Researchers outline new stroke strategy

Scientists at the Louisiana State University (LSU) Health New Orleans Neuroscience Center of Excellence have found that combining a drug and selected DHA derivatives is a more effective strategy in protecting brain cells and increasing recovery after stroke vs. a single drug. Nicolas Bazan, Boyd Professor, professor of neurology and director of the Neuroscience Center of Excellence at LSU Health New Orleans School of Medicine, had found in earlier studies that in addition to its anti-inflammatory properties, DHA, an essential omega-3 fatty acid, stimulates the production of Neuroprotectin D1 (NPD1), a molecule that protects brain cells and promotes their survival. Because no single therapy has proven effective in treating the complexity of stroke, the team looked to block pro-inflammatory platelet-activating factor receptors and activate cell-survival pathways. They found that treatment with the synthetic molecule LAU-0901, which blocks pro-inflammatory platelet-activating factor, plus aspirin-triggered NPD1 (AT-NPD1) reduced the size of the damaged area in the brain, initiated repair mechanisms and improved behavioral recovery. Total lesion volumes were reduced with LAU-0901 plus NPD1 by 62% and LAU-0901 plus AT-NPD1 by 90%. Combinatory treatment with LAU-0901 plus AT-NPD1 improved the behavioral score up to 54% on day three. In addition, LAU-0901 and LAU-0901 plus DHA decreased the production of 12-hydroxyeicosatetraenoic acid, a pro-inflammatory mediator. "We discovered that these novel molecules promote neuronal cell survival with important anti-inflammatory activity," explained Ludmila Belayev, Health New Orleans professor of neuroscience, neurology and neurosurgery. "This combinatorial therapy may hold promise for future therapeutic development against ischemic stroke." The findings appeared Dec. 29, 2020, in Brain Circulation.

Group assesses role of NETs in coronary thrombosis in COVID-19 patients

A team of researchers looked at a small case series of COVID-19 patients who also had myocardial infarction and found that neutrophil extracellular traps (NET) appear to play a big role in the pathogenesis of ST-elevated myocardial infarction (STEMI) in the disease. With that determination, the team said targeting intravascular NETs might be a feasible way to prevent coronary thrombosis in patients with severe COVID-19 disease. The study included five patients with COVID-19 and a comparison group of 50 patients. NETs were detected in the samples of all five patients with COVID-19, and the median density of NETs was 61%. In the historical series of patients with STEMI, NETs were found in 34 of 50 thrombi (68%), and the median NET density was 19% (95% CI, 13%-22%; P < .001). The findings were published Dec. 29, 2020.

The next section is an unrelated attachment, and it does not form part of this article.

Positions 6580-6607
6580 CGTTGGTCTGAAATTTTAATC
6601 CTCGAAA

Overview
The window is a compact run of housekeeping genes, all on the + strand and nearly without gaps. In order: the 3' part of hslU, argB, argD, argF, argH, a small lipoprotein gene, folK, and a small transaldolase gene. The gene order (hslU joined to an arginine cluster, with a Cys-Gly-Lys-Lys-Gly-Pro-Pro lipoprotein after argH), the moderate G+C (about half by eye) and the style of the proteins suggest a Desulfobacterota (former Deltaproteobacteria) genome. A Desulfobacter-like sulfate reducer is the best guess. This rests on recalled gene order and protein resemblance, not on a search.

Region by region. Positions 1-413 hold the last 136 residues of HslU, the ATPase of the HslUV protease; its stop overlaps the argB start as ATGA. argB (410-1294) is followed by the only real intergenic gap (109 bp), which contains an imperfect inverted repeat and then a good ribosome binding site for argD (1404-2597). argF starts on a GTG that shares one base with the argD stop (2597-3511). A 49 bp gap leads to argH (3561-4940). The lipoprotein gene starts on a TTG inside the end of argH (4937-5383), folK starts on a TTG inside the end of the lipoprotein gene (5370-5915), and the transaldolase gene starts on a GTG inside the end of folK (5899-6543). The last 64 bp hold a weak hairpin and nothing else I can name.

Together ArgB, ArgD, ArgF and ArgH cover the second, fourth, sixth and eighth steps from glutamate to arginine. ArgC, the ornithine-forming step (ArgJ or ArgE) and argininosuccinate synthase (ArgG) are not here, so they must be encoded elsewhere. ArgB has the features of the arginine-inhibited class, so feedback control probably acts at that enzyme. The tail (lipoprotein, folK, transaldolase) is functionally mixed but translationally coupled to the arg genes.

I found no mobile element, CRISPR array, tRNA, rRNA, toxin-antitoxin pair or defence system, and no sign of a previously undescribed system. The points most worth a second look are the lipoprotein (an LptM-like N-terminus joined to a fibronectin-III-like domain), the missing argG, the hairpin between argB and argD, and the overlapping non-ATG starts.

Link identified between metabolic syndrome and higher cardiovascular risk in patients with psoriasis

Researchers have long known that psoriasis increases the risk of cardiovascular disease. Now, a team has identified a key player in this process: the presence of metabolic syndrome (MetSyn), a condition that includes obesity, diabetes, high cholesterol and hypertension. “Metabolic syndrome, so common among our psoriasis patients, drives up coronary artery disease in this population by increasing the plaque buildup that clogs the heart’s arteries,” explained Nehal Mehta, preventive cardiologist and head of the National Heart, Lung, and Blood Institute’s Lab of Inflammation and Cardiometabolic Diseases. “Our study shows that, of the MetSyn components, hypertension and obesity contribute the most to coronary plaque buildup, and hence can be good targets for intervention.” Mehta and his team conducted an observational study of the NIH Psoriasis, Atherosclerosis, and Cardiometabolic Initiative cohort, which included 260 patients with psoriasis, 80 of whom met the criteria for MetSyn. All participants underwent computed tomography scanning to take pictures of their coronary arteries. The researchers found that systemic inflammation, insulin resistance and blood cholesterol were significantly higher in the participants who had both psoriasis and MetSyn. The findings appeared Dec. 28, 2020, in the Journal of the American Association of Dermatology.